Putin will boost Baltic nuclear force after Finland’s NATO call, ex-ambassador says –
Former Brit ambassador to Russia, Sir Tony Brenton, said Vladimir Putin will considerably boost his nuclear presence in the Baltic after Finland’s plan to join NATO
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Vladimir Putin will considerably boost his nuclear forces in the Baltic over Finland’s move to join NATO, said a former British ambassador in Russia.
Finland’s plan to apply for NATO membership, announced on Thursday, and the expectation that Sweden will follow, would bring about the expansion of the Western military alliance that Russian President Putin aimed to prevent.
Abandoning the neutrality they maintained throughout the Cold War would be one of the biggest shifts in European security in decades.
And former Brit ambassador Sir Tony Brenton told BBC ’s Newsnight programme the Kremlin may think “it expands their view of NATO as a threat to them”.
He continued: “They will be very conscious especially as this war winds its way to a conclusion that their conventional forces have not produced the results they hoped for.
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“They will be increasingly inclined therefore to use their nuclear strength as a demonstration they need to be taken seriously.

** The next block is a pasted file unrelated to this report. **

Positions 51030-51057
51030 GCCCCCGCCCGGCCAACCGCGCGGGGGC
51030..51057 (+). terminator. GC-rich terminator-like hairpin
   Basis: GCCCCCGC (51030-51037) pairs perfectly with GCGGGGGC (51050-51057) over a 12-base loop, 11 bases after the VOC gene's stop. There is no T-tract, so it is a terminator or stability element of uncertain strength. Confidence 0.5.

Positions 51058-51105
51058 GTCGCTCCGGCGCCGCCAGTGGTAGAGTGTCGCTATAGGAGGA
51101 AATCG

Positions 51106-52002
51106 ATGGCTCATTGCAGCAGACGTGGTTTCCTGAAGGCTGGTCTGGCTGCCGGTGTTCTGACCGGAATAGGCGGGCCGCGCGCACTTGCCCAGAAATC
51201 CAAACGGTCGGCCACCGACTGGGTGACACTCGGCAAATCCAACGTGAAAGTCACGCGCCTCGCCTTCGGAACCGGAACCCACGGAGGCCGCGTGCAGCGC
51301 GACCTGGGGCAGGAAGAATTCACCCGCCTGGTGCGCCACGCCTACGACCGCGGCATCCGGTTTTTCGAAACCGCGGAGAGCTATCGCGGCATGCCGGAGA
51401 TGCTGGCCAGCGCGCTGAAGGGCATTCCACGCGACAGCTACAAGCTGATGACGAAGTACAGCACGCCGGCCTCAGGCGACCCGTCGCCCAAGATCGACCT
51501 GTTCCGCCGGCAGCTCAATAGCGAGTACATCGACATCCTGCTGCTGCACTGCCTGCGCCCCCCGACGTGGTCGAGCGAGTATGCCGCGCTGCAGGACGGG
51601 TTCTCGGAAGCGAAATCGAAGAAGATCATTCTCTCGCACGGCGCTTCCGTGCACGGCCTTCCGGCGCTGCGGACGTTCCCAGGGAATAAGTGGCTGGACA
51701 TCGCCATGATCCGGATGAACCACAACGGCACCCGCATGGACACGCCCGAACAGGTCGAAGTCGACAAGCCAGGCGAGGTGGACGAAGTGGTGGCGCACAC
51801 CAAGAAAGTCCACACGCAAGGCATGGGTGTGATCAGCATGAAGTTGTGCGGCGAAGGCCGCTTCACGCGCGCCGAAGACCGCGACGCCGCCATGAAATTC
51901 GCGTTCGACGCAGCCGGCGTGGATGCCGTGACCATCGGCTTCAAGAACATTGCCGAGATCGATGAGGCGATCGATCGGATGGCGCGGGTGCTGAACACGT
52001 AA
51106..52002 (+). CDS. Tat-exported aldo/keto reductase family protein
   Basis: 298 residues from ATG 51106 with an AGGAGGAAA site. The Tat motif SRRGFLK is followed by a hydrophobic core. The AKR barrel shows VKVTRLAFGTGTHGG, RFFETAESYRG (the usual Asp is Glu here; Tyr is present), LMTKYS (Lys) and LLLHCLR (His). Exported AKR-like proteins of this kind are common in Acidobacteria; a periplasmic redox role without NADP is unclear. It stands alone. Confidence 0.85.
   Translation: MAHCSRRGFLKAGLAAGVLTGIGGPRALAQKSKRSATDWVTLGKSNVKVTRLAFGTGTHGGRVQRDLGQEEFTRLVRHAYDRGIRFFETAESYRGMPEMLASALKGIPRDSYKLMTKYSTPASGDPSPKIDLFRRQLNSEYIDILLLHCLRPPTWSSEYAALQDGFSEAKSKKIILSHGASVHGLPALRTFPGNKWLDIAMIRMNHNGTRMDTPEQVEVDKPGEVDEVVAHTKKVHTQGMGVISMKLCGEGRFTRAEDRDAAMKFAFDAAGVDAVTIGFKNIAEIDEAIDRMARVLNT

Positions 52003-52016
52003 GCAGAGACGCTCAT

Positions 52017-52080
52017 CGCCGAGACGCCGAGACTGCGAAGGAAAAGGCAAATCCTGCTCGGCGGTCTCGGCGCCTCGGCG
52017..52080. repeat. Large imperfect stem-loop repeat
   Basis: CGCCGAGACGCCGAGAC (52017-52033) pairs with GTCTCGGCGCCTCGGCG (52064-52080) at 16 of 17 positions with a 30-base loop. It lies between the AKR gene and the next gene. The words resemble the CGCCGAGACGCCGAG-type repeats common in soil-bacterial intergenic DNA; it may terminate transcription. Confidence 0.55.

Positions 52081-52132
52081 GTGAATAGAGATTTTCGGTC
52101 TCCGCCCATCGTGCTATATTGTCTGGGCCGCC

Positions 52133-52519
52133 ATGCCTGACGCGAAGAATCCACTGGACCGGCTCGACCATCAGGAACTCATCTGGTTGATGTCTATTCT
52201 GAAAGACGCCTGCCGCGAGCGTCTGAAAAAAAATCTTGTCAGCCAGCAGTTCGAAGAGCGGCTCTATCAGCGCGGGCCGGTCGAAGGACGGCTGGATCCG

“I think we need to resign ourselves to the likelihood of much more Russian nuclear deployment in the Baltic area as a response to Finland’s accession to NATO, when it comes, and Sweden’s very likely one as well.”
Moscow called Finland’s announcement hostile and threatened retaliation, including unspecified “military-technical” measures.
“Helsinki must be aware of the responsibility and consequences of such a move,” said the foreign ministry.
Russian officials have spoken in the past about potential measures including stationing nuclear-armed missiles on the Baltic Sea.
NATO Secretary-General Jens Stoltenberg said the Finns would be “warmly welcomed” and promised a “smooth and swift” accession process.
The White House backed such a move.
“We would support a NATO application by Finland and-or Sweden should they apply,” said press secretary Jen Psaki.
Finland’s 800 mile border will more than double the length of the frontier between the US led alliance and Russia, putting NATO guards a few hours’ drive from the northern outskirts of St Petersburg.
“Finland must apply for NATO membership without delay,” President Sauli Niinisto and Prime Minister Sanna Marin said in a joint statement.
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Asked on Wednesday if Finland would provoke Russia by joining NATO, Niinisto said: “My response would be that you caused this. Look at the mirror.”
Five diplomats and officials told Reuters that NATO allies expect both countries to be granted membership quickly, paving the way for an increased troop presence in the Nordic region to defend them during a one-year ratification period.
Putin cited NATO’s potential expansion as one of the main reasons he launched a “special military operation” in Ukraine in February.
NATO describes itself as a defensive alliance, built around a treaty declaring that an attack on one member is an attack on all, granting US allies the protection of Washington’s superpower might including its nuclear arsenal.
Moscow regards that as a threat to its security.